Same-sex couples in Croatia will soon have access to legal recognition of their relationships, but families headed by same-sex parents may still be out of luck in seeking full equality.
By voting in favor of same-sex civil unions on Tuesday, 95 members of the Croatian parliament made good Prime Minister Zoran Milonavic's promise to undo some of the harm caused by the Catholic Church last year when it succeeded in prohibiting same-sex marriage in Croatia, reports Agence France-Presse.
Croatia's new "registered partnership" designation brings all of the rights that straight married couples already receive to same-sex couples — except for the right to adopt children. Ten members of Croatia's parliament abstained from voting for the bill, though none voted against it, AFP notes.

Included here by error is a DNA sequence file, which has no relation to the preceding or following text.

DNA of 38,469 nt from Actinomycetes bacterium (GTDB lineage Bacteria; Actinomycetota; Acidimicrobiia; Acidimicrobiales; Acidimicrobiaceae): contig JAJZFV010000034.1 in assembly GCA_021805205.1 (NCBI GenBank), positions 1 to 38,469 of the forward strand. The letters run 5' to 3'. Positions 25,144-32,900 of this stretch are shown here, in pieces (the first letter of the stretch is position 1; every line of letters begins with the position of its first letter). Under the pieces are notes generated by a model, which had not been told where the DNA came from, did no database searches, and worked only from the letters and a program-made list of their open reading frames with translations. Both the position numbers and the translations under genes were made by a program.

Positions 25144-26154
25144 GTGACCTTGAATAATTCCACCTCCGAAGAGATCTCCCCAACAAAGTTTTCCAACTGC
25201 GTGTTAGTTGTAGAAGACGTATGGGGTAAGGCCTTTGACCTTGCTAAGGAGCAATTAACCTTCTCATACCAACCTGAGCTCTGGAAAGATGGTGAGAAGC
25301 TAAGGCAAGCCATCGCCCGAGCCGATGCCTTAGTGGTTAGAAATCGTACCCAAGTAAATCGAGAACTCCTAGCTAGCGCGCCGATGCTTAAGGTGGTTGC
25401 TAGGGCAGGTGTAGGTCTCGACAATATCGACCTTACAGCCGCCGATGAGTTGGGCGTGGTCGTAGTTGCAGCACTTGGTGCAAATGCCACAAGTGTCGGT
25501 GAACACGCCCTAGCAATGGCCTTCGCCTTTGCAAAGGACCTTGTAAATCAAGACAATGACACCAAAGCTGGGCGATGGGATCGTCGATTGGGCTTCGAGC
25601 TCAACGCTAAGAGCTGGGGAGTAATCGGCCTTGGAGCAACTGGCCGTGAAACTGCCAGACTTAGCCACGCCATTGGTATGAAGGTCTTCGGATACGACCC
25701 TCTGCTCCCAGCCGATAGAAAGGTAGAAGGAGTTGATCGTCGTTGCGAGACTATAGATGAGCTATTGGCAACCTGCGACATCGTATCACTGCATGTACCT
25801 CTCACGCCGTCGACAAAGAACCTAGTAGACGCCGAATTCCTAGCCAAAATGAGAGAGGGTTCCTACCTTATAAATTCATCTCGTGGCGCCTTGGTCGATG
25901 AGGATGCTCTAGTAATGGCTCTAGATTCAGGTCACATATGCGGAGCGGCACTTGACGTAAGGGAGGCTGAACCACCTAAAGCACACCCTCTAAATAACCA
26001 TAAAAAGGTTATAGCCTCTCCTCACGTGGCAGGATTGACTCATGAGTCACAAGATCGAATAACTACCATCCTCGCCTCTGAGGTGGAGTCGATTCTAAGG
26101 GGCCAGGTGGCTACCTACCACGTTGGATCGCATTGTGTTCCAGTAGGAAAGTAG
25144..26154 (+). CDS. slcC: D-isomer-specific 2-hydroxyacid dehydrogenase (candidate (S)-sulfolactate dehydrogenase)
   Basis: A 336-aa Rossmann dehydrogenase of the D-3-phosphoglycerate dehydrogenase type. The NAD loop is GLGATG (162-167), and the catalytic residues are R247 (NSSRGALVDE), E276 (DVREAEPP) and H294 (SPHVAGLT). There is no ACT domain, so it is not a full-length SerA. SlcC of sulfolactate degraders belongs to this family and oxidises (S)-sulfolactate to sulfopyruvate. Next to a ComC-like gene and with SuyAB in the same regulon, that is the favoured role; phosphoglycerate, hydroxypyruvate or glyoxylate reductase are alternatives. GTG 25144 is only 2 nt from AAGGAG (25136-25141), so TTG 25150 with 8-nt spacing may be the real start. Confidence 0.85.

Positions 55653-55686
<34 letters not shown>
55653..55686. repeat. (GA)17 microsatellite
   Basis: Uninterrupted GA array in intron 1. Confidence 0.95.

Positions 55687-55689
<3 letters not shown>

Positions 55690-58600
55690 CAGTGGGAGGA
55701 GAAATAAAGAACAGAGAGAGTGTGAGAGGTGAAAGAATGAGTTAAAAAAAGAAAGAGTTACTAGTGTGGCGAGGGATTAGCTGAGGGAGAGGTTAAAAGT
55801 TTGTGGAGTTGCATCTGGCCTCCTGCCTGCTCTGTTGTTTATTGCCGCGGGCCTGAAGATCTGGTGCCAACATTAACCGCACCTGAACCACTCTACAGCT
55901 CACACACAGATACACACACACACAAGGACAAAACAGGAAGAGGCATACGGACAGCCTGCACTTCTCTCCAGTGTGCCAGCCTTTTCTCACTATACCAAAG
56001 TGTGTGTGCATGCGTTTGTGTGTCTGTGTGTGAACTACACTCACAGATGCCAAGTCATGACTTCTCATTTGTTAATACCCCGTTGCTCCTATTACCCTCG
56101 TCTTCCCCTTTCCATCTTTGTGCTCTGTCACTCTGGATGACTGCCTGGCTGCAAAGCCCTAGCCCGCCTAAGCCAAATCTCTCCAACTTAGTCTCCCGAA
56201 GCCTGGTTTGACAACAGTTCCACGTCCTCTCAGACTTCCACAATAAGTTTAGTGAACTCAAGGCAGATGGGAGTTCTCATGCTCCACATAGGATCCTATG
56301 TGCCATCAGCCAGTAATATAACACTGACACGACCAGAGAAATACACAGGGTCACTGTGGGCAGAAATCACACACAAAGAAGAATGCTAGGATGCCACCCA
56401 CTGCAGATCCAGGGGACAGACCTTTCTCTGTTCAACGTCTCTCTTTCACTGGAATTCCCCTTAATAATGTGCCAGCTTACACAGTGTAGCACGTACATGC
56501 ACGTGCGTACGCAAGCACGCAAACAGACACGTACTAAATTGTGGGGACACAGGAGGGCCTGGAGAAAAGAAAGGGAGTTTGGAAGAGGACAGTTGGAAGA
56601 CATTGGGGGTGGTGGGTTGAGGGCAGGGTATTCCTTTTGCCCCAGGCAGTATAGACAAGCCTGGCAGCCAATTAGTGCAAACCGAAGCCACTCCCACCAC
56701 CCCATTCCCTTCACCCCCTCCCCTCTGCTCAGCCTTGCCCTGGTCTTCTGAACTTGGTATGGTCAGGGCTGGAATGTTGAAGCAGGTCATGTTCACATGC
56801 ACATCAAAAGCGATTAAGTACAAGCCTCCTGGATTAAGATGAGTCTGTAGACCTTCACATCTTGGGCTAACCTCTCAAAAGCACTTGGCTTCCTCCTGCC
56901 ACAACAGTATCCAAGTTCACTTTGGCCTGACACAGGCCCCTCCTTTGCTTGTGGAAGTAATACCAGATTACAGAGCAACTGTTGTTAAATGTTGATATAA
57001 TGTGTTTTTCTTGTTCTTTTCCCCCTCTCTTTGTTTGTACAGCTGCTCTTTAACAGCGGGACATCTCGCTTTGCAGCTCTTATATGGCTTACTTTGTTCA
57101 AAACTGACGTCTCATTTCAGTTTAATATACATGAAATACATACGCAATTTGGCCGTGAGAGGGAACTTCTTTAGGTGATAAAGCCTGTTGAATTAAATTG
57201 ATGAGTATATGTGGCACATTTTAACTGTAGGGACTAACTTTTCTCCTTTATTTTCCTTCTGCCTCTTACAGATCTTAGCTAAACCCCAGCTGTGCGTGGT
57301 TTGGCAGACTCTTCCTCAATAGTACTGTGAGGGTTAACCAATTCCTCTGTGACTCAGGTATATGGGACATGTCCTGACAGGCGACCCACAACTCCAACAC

A local journalist working in Croatian LGBT media hailed the vote as progress for the small, conservative European Union member-country.
"Croatia made a historic step forward to stand along progressive countries which have already resolved the issue," Iva Tomecic, editor-in-chief of LGBT news outlet, CroL told AFP. "From now on same-sex couples and families can finally legally regulate their unions... knowing that the country where they live, work and pay taxes is treating them as equal citizens."
Croatia is 90 percent Catholic, according to a blog from New Ways Ministry, an organization that seeks to bridge the divide between the Catholic Church and the LGBT community. In 2013, the church led a massive signature-gathering campaign to ban same-sex marriage by way of an amendment to Croatia's constitution. In the end, religious activists collected signatures from more than one-fifth of of the country's population, according to New Ways Ministry.
"With civil unions approved for same-gender couples and few options to oppose them left, let us hope Croatia’s bishops will end their crusade against LGBT rights once and for all," writes blogger Bob Shine of New Ways Ministry.